Territories and Resources: Interrelated Systems
In Spellforce 3 though, managing resources is mostly a matter of building the appropriate structure(s) in a territory without overloading that territory’s worker availability. Which is a roundabout way, perhaps, of introducing the fact that Spellforce 3 utilizes a territory system. We’ll get back to workers and resources, I promise. The detour into how territories work is important to explain it.
Spellforce 3 has a territory mechanic that I find difficult to explain utilizing examples from other RTS. Each map is divided into zones or territories. Territories are connected in a linear fashion, the importance of which will become clear shortly. Players take ownership of a territory by defeating the neutral enemies (or enemy player/team) who has occupied that territory, and using a hero to capture/build a territory control structure at a pre-defined spot within the zone.
Once that structure is completed, it will spawn a number of autonomous workers around the control structure, and confer control of all resources and special structures within that territory, and allow the player to build additional structures within the territory. Similar to many management sim games, structures require workers from that territory to build them, and require workers from that territory to man them or they won’t function.
In this way, workers are the primary resource of the game. Workers are a soft limit to how many structures a territory can support, from farms to barracks to tech to iron mines. And territories themselves become something of a resource: though you can expand the worker capacity of any given territory, each one has a limited number and variety of resource, and it’s easier (and cheaper!) to expand to a new zone than it is to build up your capacity to get work out of an already-owned zone. In a way, the actual resources in the game are less important than worker and structure management, since they’re abstracted behind that system. In the end, I found it very compelling.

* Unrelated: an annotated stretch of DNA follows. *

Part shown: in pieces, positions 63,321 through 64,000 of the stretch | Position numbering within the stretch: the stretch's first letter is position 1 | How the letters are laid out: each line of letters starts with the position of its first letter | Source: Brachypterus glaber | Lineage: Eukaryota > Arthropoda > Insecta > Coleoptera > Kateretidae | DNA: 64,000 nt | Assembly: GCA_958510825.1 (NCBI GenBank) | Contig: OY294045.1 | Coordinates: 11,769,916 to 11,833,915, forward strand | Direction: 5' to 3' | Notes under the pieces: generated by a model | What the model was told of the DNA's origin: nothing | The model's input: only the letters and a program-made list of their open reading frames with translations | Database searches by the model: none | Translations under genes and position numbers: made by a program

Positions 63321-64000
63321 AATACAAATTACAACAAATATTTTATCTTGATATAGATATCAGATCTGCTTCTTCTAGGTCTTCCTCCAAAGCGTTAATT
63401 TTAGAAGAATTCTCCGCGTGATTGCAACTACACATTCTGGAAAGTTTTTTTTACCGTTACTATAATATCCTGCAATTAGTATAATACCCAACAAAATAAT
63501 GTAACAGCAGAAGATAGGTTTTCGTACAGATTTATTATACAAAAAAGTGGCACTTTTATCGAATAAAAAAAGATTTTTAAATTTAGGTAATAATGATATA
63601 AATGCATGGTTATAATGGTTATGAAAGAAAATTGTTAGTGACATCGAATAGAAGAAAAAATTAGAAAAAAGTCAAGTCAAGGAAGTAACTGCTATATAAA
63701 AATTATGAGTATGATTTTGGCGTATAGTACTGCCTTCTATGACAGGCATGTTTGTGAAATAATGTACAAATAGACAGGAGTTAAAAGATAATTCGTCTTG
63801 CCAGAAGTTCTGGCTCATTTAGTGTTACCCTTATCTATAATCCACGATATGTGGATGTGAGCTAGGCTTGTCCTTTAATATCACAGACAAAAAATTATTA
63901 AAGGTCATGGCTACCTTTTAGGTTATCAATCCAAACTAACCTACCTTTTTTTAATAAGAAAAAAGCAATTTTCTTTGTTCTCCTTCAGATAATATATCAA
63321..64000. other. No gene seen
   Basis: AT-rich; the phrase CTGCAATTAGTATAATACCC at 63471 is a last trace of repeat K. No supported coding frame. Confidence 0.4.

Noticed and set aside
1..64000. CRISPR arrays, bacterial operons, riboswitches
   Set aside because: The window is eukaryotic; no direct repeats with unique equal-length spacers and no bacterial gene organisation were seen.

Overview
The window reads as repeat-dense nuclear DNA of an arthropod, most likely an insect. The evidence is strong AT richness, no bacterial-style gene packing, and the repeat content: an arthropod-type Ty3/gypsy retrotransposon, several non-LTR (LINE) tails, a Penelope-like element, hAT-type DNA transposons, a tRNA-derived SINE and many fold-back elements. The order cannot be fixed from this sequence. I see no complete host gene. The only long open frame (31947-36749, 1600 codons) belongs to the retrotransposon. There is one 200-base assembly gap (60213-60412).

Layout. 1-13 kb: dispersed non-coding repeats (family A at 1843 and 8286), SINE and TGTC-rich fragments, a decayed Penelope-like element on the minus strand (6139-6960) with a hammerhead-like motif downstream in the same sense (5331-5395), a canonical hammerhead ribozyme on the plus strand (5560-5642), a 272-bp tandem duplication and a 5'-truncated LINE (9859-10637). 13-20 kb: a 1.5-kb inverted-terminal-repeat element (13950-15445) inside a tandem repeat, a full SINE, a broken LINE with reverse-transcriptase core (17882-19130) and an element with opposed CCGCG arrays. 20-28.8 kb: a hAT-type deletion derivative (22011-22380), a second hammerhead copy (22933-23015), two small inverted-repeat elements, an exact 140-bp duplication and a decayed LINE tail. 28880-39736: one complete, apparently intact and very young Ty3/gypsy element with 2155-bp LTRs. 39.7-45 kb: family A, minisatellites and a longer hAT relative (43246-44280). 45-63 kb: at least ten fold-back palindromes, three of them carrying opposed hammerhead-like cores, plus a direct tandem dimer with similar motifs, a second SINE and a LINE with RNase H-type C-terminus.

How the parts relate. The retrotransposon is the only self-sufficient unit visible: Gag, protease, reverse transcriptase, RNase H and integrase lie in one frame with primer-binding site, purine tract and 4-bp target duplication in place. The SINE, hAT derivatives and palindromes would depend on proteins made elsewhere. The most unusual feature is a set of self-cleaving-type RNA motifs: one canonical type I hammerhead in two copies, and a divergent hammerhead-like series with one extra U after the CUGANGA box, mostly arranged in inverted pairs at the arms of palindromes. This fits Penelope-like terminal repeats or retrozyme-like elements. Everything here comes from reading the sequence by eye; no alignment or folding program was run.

One last interesting thing about territories. Though the player has an abstracted absolute stockpile of resources, each territory stores the resources mined there. I am not sure of the implications of this, for example whether when a territory’s central structure is killed, whether those resources are lost: I believe it spawns caravans from the dying building and tries to move them to other territories, allowing the enemy to kill them and the player the chance to save them. Regardless, resources are shared between territories via automated carriages that take the needed resource types and ship them from zones that have the resources available to the zones that need them. It makes the game feel alive, and is an interesting and complex system with a lot of tactical implications (e.g. harassing en-route caravans).
Tying it all Together
So, here’s what we have: a primarily tactical game focused on the specific use of a limited number of in-depth and powerful hero units supported by relatively fragile and generic unit types with a more or less rock-paper-scissors interaction system (infantry > cavalry > ranged > infantry, etc) that gains in depth across the course of a match (more complex unit interactions are available from later-match upgrades, and higher tier units) focused on territory control and gaining hero experience via killing neutral creep camps. This is supported by a vaguely 4X-style territory where worker management is the front layer of a relatively complex resource management system. It actually ties together into a relatively attractive and coherent package.
Though I am obviously skeptical of the depth inherent in the faction units, I feel like the economic system, hero complexity, and units together add up to a pretty satisfying system overall. I also like that some units are produced in batches.
My main issues with the mechanics lie in the following areas:
- The single 1v1 map I played in the beta (I believe it was the only one included) was very linear: territories in this map connect in a chain spiraling around the outside of the map into the center, meaning that each territory connects linearly back down the chain to the starting area, and reducing the amount of choice involved in player progression. There were shortcuts into the central zones that could be used for harassment, but expansion was pretty linear across the map, which was disappointing.